Friday, December 19, 2008

Textbook - Section 3

Hi,

This is continuing in the textbook chapter. If you are actually reading this, please leave a comment (just one person is enough) so I can know whether to keep posting these.

This section is about people practicing heritage languages over the Internet. I'd particularly like to know if anyone thinks parts of this section could be offensive, since I touch on issues of cultural labeling, including such lovely issues as the FOB vs Banana war.

From Linguistic Change to Linguistic Preservation

While many are concerned with the potential for computers to alter language, computers are also used every day to preserve languages, both for an individual speaker and for communities. The Internet in particular provides opportunities for heritage language speakers or emigrants to connect to a language community that could be inaccessible otherwise. While the amount of use of the Internet with a heritage language will vary enormously from community to community, groups of people all around the world constantly use the Internet to connect to people they would not be able to speak with otherwise, and they do this across language boundaries. This chance to connect can be vital for some heritage speakers who would otherwise have difficulty developing their abilities in the heritage language.

Jin Sook Lee at the University of California – Santa Barbara recently profiled the experiences of two sisters, born in Korea but moved to the U.S. as children, as they used the Korean online social networking site Cyworld (http://www.cyworld.com) to maintain knowledge of Korean language and stay in touch with contemporary Korean culture. Due to the circumstances of each sister, there was a substantial difference in Korean language ability between the two. The older sister, Jendy, was far more comfortable speaking Korean and seeking out monolingual speakers of Korean as friends online, while the younger sister, Lizzy, largely only spoke Korean to her parents and otherwise used English. Lizzy’s Korean abilities appeared to be deteriorating over time as friends she saw during visits to Korea would tell her that her Korean had gotten worse since the last visit.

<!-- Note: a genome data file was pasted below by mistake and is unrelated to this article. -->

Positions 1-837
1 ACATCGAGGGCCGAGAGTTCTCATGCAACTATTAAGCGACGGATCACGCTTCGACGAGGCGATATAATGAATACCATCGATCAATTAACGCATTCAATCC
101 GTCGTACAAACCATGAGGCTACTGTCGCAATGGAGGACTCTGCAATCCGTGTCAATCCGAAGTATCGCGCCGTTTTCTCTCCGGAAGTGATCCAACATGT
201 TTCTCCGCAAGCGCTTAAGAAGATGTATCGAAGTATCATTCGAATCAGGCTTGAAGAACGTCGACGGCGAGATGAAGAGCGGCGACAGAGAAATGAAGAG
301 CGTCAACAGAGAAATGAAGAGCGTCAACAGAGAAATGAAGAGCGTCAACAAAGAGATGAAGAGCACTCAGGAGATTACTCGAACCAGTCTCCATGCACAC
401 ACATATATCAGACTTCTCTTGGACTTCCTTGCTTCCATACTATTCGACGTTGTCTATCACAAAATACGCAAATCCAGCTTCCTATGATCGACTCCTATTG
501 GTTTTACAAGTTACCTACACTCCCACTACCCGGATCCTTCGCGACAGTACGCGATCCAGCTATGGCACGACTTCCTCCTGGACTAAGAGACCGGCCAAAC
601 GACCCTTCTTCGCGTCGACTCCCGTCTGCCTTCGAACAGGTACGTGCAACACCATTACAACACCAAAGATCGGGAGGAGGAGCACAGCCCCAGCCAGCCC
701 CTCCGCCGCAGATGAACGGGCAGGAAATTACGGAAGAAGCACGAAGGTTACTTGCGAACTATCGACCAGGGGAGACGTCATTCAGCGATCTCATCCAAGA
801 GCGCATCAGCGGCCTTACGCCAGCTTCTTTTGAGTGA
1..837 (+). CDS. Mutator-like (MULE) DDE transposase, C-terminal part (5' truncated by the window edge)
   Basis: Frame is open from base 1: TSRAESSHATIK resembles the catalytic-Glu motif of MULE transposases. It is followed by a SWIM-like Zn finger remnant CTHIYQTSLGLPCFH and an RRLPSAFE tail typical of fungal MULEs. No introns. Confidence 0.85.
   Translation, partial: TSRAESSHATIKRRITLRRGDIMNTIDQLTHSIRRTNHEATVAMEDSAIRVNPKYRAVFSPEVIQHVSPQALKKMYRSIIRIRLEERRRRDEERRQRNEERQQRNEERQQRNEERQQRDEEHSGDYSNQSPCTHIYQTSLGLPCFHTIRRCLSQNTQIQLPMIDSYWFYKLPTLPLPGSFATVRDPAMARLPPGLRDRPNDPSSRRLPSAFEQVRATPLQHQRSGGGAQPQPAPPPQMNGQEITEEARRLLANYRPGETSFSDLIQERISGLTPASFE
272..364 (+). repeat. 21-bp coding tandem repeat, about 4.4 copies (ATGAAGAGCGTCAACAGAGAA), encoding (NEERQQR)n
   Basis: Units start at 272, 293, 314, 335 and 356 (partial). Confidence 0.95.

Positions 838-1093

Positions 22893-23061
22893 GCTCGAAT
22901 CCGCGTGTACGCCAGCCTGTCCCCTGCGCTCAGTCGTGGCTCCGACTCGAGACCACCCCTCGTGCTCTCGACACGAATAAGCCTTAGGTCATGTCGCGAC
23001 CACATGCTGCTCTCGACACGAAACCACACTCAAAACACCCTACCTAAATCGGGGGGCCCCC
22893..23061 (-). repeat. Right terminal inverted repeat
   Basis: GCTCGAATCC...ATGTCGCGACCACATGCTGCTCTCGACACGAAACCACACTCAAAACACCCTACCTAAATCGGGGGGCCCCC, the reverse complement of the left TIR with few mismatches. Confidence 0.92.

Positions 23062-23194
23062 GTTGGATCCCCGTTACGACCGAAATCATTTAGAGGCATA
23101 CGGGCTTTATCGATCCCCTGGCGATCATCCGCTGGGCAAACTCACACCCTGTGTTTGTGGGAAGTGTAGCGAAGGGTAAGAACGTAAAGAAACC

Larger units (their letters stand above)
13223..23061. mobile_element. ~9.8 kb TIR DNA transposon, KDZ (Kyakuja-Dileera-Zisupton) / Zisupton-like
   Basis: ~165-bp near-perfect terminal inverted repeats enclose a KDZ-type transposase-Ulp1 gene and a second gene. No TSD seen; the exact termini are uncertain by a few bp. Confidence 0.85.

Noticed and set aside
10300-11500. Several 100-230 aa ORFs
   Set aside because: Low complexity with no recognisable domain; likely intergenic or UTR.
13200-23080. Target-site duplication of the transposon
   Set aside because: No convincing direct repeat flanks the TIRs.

For both Jendy and Lizzy, the greatest benefit of participating in the online Cyworld was constant access to other Korean speakers. The older sister Jendy was able to increase the number of people she regularly spoke Korean with from 5-6 in California to 40, including some who only spoke Korean. Lizzy was far more uncertain about her language skills and almost entirely kept her social network confined to people she already knew in life, but even this conservative approach increased her circle of Korean-speaking friends from 2-3 to 15-20.

Several other features of Cyworld and the Internet generally also helped in Korean practice. Both sisters were frequently asked about Korean pop stars by other friends. Stories and gossip on this topic were readily available on Cyworld, providing the sort of content that could have been hard to get without the web-connection. Both sisters reported more freedom to make mistakes in language online without being overly embarrassed about it. The additional barrier of a social networking site itself seemed to decrease worry about mistakes, and the ability to lie about errors, making false claims of typos for instance, helped as well.

In the end, both Jendy and Lizzy reported increased vocabulary, syntactic knowledge, and cultural participation as a result of participating in Cyworld. As seems to always be the case, there were social drawbacks to being on Cyworld as well. Both Jendy and Lizzy were sometimes labeled as FOBs (for Fresh Off the Boat) by Korean-American peers in California for “Cy-ing”. Lizzy in particular seemed to be having trouble navigating the social pressures. On the one hand, she was a FOB for being in Cyworld. At the same time, she expressed a worry that without the Internet, she wouldn't know any Korean and would be labeled a twinkie (a snack cake which is yellow on the outside, white on the inside, expressing the notion that the person’s Asian physical appearance covered a non-Asian inside).